The myth of the free postcards
Willemien Wiegersma and Frank Luijckx, Sociology and Biology students respectively and both members of Aegee Groningen, tried out the myth. Willemien sent a letter to Prague, Frank sent one from Barcelona to his girlfriend. Both letters arrived. Does that mean it really works?
The Universiteitskrant found out. We first searched the dark corners of the internet, which provided different explanations. ‘It is an existing code, conceived to help students studying abroad,’ said one website. ‘All this is due to the goodwill provided by the postal companies,’ said another. Some say the code ‘2-FA-BE’ would be accepted as well.
‘Letter from Santa’
Time for action: right before Christmas, we sent three friends – Christiaan Triebert, Tjeerd Wiersema, and Marrit Veninga – three cards each to wish them happy holidays. One had the code ‘STS’, another ‘2-FA-BE’ and one had a code we made up: ‘LFS’ (letter from Santa). This was the control.
Marrit in Copenhagen was the first one to receive two cards. Interestingly enough, only the card with the ‘STS’ code had not arrived. Christiaan let us know from London that all three cards had arrived, although he did have to pay for the card with the non-existent LFS code. The rest were handed over by the concierge without any issues.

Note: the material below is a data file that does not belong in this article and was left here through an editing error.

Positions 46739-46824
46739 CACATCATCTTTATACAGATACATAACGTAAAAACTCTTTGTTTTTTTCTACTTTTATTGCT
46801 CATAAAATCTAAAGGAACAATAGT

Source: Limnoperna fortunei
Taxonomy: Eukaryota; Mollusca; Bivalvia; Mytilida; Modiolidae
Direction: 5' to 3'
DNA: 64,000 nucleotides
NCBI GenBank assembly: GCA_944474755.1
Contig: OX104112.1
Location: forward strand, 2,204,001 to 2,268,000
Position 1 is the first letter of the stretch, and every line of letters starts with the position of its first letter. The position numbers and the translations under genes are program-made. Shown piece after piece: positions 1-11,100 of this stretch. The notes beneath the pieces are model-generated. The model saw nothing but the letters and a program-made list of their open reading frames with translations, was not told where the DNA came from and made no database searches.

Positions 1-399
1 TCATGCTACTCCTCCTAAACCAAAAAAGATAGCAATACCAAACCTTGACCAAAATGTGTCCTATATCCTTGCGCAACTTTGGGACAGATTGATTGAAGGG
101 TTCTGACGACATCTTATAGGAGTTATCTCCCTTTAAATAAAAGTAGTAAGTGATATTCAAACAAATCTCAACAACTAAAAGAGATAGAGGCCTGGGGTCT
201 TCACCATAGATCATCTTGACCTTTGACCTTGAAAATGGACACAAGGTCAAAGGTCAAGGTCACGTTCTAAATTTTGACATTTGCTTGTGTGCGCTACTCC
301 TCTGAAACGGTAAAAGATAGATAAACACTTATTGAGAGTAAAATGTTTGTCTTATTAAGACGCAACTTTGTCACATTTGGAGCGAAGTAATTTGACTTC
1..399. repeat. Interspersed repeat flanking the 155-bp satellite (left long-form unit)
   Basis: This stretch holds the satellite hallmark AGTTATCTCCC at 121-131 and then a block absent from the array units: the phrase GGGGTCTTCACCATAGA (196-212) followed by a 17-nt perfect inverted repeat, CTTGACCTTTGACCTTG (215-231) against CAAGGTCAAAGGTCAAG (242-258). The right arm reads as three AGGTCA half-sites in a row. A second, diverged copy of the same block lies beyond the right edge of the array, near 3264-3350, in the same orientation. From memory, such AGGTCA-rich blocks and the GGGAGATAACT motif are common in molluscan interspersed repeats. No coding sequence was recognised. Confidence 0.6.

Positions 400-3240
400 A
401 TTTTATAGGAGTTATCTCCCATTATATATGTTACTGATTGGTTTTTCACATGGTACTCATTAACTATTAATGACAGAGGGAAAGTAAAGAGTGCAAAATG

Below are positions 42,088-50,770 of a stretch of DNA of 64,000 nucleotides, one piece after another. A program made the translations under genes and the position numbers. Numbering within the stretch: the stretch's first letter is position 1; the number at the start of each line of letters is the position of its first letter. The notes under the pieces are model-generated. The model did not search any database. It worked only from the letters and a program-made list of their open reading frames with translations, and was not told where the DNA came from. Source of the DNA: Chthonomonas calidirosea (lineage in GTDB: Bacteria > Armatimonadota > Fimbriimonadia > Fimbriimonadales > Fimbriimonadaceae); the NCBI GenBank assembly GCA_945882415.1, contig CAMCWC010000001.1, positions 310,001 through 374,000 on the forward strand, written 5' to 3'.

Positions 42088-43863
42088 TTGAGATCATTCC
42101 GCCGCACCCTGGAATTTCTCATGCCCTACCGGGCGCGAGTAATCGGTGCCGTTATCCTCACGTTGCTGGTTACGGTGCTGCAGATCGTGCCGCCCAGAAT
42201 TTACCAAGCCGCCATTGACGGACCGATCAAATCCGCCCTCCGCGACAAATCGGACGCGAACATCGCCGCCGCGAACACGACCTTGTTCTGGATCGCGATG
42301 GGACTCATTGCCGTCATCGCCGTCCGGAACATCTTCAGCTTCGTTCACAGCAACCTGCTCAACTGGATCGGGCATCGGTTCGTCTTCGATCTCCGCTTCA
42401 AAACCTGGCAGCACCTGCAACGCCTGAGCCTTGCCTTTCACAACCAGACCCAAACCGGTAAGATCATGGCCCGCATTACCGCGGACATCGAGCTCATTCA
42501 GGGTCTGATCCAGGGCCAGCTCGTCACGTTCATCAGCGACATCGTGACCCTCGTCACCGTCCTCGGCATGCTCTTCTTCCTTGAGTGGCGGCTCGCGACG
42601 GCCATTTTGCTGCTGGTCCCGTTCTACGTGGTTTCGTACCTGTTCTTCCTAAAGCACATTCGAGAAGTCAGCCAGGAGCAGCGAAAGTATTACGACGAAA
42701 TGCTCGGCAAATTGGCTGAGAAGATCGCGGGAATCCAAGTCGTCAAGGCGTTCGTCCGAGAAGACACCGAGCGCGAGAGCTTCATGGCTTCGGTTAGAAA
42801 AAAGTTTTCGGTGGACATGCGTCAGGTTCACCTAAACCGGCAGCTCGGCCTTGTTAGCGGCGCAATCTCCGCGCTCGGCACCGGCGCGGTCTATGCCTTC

Next was Tjeerd, who was studying in Grenoble. He spent Christmas and New Year’s Even without our cards. We grew a little less enthusiastic, in spite of our successes in Denmark and England. The myth became a little more mysterious again.
PostNL had answers. ‘We don’t know anything about the STS code. We simply process this mail because we process all mail. Call it goodwill. When mail has no postage, we add those costs. (Editor’s note: That means the recipient is responsible for them.) Unless a postcard slips through the cracks, that is. Unfortunately, we don’t find everything.’
So, it’s goodwill, then. Even though four out of the nine cards slipped through the cracks this time, the other five got stuck somewhere in the delivery process. It is interesting to test out yourself, especially when you have spent your entire vacation budget and want to let your parents know that you had a nice time.
But ‘free mail’ unfortunately turns out to be a myth. If you want to make sure your mail arrives, it is best to just buy a stamp.